By Karen Menard
What goes up, must come down.
When evening arrives, some of the Metropark woodlands come alive with eight inch long, airborne rodents called southern flying squirrels (Glaucomys volans). Having successfully mastered the art of the glide, these small, aerodynamically-skilled mammals are able to quickly and easily ride the breeze down from the treetops to the bottoms of tree trunks. Their nightly voyages are all accomplished with fur and not feathers.
Cruising below the tree canopy sometimes at speeds of up to 20 mph comes easy with the use of a patagium or gliding membrane-- flaps of loose skin extending from wrist to ankle. The amount of slack created on either side of it controls the speed, angle and course of the glide while creating air resistance, similar to how a parachute works. Keep in mind that, at times, leaps and glides can total an impressive distance of over 150 feet from heights of 60 feet!
While sailing through the air, the squirrel’s body position gradually tilts from horizontal to vertically upright as it prepares to reach its destination. During this short time, the force of lift increases, eventually rotating rearward, better allowing the animal to slowly control its landing as it raises the front part of its body.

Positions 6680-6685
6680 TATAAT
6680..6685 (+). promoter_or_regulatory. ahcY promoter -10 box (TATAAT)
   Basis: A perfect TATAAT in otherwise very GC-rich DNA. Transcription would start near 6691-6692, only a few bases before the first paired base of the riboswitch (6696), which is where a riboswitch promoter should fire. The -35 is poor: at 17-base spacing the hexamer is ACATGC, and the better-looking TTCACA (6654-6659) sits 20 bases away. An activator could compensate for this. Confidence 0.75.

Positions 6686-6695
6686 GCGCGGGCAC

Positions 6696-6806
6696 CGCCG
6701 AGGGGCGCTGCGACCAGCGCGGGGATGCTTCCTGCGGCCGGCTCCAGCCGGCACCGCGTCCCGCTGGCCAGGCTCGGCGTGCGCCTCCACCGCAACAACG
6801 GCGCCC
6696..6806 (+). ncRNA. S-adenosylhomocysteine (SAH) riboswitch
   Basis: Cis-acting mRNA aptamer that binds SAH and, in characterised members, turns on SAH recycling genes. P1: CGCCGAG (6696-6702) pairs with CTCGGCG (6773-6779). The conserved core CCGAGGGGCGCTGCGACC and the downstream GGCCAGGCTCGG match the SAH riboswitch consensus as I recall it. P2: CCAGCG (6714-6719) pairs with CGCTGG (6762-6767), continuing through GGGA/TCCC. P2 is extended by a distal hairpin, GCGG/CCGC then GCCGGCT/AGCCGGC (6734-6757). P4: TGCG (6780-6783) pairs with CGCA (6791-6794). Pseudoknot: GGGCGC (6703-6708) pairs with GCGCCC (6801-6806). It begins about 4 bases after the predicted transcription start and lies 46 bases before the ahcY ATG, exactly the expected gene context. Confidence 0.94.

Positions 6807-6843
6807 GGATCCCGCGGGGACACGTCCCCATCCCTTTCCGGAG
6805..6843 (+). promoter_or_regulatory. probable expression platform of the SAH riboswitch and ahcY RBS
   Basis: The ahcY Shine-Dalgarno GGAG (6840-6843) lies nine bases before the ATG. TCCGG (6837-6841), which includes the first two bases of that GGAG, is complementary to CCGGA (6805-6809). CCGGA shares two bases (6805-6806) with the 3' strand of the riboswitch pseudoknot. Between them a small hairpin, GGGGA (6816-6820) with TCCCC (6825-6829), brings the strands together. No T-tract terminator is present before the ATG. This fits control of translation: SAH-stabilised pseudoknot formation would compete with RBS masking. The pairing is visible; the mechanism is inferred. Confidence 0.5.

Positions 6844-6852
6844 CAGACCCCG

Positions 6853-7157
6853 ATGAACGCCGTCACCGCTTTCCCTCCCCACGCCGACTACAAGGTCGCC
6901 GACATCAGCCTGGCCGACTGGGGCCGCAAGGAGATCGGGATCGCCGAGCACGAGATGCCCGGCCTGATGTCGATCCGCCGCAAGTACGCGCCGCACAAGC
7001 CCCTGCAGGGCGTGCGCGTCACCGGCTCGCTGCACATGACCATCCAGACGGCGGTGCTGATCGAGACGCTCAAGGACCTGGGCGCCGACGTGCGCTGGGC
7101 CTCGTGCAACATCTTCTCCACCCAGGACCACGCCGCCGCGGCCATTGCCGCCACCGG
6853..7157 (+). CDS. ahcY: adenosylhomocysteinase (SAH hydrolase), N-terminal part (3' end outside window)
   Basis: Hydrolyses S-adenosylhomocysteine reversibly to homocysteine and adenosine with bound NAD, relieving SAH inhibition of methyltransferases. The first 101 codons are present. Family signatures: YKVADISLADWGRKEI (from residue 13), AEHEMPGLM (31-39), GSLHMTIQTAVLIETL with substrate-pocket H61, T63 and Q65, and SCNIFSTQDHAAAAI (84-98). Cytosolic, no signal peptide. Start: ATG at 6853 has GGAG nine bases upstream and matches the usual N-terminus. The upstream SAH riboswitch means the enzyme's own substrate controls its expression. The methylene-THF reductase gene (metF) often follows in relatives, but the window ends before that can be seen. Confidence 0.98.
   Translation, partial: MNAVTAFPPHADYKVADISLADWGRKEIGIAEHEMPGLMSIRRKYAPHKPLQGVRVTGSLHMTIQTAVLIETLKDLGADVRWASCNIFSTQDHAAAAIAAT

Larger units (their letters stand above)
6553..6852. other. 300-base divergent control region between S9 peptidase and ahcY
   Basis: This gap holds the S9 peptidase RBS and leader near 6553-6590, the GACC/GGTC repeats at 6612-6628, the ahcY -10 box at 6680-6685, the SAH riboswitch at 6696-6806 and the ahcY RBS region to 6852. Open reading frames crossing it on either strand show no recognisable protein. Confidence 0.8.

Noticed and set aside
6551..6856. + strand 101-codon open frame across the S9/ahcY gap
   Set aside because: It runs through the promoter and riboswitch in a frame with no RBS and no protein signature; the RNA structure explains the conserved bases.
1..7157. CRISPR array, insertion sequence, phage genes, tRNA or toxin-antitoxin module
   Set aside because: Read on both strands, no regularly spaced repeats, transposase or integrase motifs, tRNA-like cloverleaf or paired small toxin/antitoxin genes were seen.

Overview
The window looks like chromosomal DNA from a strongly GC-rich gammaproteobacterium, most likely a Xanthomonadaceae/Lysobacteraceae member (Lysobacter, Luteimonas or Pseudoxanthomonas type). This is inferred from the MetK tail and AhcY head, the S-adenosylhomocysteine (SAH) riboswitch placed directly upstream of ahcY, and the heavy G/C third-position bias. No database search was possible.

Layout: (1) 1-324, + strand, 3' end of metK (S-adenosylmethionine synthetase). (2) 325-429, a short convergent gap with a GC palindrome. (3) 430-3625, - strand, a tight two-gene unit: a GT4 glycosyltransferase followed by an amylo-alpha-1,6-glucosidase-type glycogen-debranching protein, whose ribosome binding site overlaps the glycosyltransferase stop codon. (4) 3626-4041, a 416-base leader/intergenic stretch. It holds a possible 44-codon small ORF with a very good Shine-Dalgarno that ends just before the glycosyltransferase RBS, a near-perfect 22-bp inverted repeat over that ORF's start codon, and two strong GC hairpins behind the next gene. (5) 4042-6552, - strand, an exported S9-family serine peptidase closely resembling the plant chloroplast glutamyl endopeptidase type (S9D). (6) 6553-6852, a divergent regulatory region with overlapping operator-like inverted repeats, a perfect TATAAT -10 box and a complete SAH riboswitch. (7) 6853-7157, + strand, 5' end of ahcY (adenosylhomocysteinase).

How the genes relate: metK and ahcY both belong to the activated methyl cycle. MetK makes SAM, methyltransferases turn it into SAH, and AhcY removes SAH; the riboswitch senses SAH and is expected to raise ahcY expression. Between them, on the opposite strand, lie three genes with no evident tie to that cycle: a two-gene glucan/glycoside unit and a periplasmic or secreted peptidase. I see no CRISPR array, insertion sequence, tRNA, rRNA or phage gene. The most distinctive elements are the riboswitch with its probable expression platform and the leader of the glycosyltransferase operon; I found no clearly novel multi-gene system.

Another physical adaptation that aids in the reduction of drag during the landing process includes raised tips of cartilage positioned behind each wrist. This special tissue is designed to bend upward, shaped similar to the ends of airplane wings, minimizing drag, improving overall stability, and also cushioning the landing. The tail also assists as a steering mechanism.
Once the squirrel lands on a tree trunk, it is on a mission for morsels! Considered omnivorous, they seek out berries, insects, eggs, fungi, hickory nuts and acorns and are usually active all night during the warmer months. In fact, an individual has the ability to cache several hundred acorns a night and approximately 15,000 in a season.
Most commonly found in mixed deciduous forests with abundant oaks and some hickories, southern flying squirrels are considered a part of healthy, forest ecosystems and inhabit trees with cavities or snags. They also play an important role in the dispersal of seeds, nuts and fungal spores.
The next time you are out at night in a wooded area, pay special attention to any high-pitched squeaks or trills that are heard in the darkness. It just might be a flying squirrel getting ready to launch itself into the shadows in search of its next meal.
Did You Know?
The southern flying squirrel is considered the most common squirrel in Ohio. The flying squirrel was also the inspiration for a “wingsuit,” in the shape of an aerofoil, (used in extreme sports), allowing the wearer to glide through the sky at high speeds.
Photos: Southern flying squirrel gliding (stock photo); Southern flying squirrel: ArtWeber